Religious people not as homophobic as leaders think reports Stonewall
A Stonewall survey has found that religious leaders do not adequately represent their followers views on homosexuality.
Love Thy Neighbour, a report published by the gay equality group, interviewed followers of Jewish, Christian, Muslim and Hindu faiths.
The interviews were conducted by researchers from the University of Leeds led by Professor Gill Valentine, Director of Leeds Social Science Institute.
Amir, a 30 year old Muslim who was questioned for Love Thy Neighbour said: “To judge somebody because of their sexuality is the same as judging them because of their colour. It’s not acceptable.”
Stonewall chief executive Ben Summerskill said:
“Witnessing the saddening divisions in the Church of England demonstrated at this week’s Lambeth Conference, it’s telling that so many people of faith say they actually live, work and socialise with lesbian and gay people, and that significantly reduces negative ideas about difference.
“Many Christians, Jews, Muslims and Hindus are clearly markedly more moderate that we are often allowed to believe.
“The stark conclusion to draw when it comes to religion and homosexuality is that it may be time to start listening to the voices of the many people of faith in Britain which have until now not been heard enough.”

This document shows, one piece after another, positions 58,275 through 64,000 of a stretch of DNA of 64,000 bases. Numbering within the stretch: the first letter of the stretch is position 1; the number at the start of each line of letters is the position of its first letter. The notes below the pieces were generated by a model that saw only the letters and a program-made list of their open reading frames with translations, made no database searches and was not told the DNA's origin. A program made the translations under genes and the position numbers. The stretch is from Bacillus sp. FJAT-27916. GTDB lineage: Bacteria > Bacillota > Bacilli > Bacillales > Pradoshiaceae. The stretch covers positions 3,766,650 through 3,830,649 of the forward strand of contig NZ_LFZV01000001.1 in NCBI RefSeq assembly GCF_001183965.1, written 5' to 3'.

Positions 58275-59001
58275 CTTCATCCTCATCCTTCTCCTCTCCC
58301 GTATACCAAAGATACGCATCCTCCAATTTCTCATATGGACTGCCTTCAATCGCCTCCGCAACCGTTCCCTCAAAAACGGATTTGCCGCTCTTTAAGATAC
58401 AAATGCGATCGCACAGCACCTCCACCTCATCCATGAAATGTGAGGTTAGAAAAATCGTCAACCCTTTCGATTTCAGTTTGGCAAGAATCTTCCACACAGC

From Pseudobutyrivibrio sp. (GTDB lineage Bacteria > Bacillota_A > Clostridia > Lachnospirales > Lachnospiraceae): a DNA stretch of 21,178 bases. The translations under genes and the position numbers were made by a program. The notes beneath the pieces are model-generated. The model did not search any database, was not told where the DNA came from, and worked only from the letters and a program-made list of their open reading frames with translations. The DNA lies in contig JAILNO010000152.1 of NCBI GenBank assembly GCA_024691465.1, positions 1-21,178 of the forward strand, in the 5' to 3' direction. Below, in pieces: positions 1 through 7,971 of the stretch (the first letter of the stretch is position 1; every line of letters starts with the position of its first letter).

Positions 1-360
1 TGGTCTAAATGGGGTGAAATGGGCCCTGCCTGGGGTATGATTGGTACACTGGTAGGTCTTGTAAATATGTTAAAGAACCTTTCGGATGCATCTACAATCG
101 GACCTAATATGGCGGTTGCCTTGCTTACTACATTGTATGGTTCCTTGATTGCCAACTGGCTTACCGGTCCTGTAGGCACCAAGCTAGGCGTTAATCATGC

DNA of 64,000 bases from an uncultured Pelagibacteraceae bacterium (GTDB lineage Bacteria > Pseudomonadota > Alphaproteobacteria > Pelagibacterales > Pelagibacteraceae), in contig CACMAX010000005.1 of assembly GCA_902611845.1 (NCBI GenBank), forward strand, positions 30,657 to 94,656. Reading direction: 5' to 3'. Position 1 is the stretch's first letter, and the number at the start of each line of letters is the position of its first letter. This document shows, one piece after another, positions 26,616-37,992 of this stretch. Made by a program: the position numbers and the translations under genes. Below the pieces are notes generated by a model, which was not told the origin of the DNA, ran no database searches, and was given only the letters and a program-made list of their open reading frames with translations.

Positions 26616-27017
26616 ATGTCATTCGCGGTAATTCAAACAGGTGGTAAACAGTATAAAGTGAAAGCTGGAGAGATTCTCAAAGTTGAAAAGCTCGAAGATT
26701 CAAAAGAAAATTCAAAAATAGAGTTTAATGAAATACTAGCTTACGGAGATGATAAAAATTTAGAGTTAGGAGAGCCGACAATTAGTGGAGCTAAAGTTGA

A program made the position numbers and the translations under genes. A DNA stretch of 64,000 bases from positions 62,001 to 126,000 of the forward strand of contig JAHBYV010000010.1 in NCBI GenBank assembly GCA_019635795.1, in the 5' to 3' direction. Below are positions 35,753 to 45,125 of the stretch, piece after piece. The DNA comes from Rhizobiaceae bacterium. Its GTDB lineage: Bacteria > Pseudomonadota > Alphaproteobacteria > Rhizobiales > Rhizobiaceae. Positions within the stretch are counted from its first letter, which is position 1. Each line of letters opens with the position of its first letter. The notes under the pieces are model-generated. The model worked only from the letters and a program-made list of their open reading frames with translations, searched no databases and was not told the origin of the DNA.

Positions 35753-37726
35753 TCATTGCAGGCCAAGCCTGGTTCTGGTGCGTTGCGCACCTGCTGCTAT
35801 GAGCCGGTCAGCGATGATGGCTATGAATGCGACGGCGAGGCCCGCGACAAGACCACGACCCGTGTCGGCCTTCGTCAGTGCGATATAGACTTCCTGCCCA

The Lambeth Conference has highlighted the schism in the Anglican church over homosexuality.
260 bishops have declined invitations because of the Church’s stance on homosexuality.
The only openly gay Bishop in the Anglican Church, Gene Robinson of New Hampshire was denied an invitation to Lambeth because of his sexuality.
The Stonewall report suggests that civil partnerships for same-sex couples had helped increase acceptance for the LGBT community across British society.
This confirms the findings of another report published in 2007 by Stonewall, Living Together, a survey of 2,000 people found that most followers hold much more tolerant views on gay rights than their religious leaders often claimed on their behalf.
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84% of those who were religious disagreed with the statement “homosexuality is morally unacceptable in all circumstances.”
Participants of Love Thy Neighbour made a number of recommendations.
They suggested acknowledging the existence of religious gay and lesbian people.
Participants said they should listen to quieter voices within faith communities and not just those who “make the most noise.”
They also suggested that anyone working towards tightening community relations should listen to peoples of all faiths, and not just religious leaders.
Nadish, a 60 year old Hindu who took part in the report said: “Everybody has got the right to live life in his own way … so if somebody is lesbian or homosexual, it’s entirely up to them.”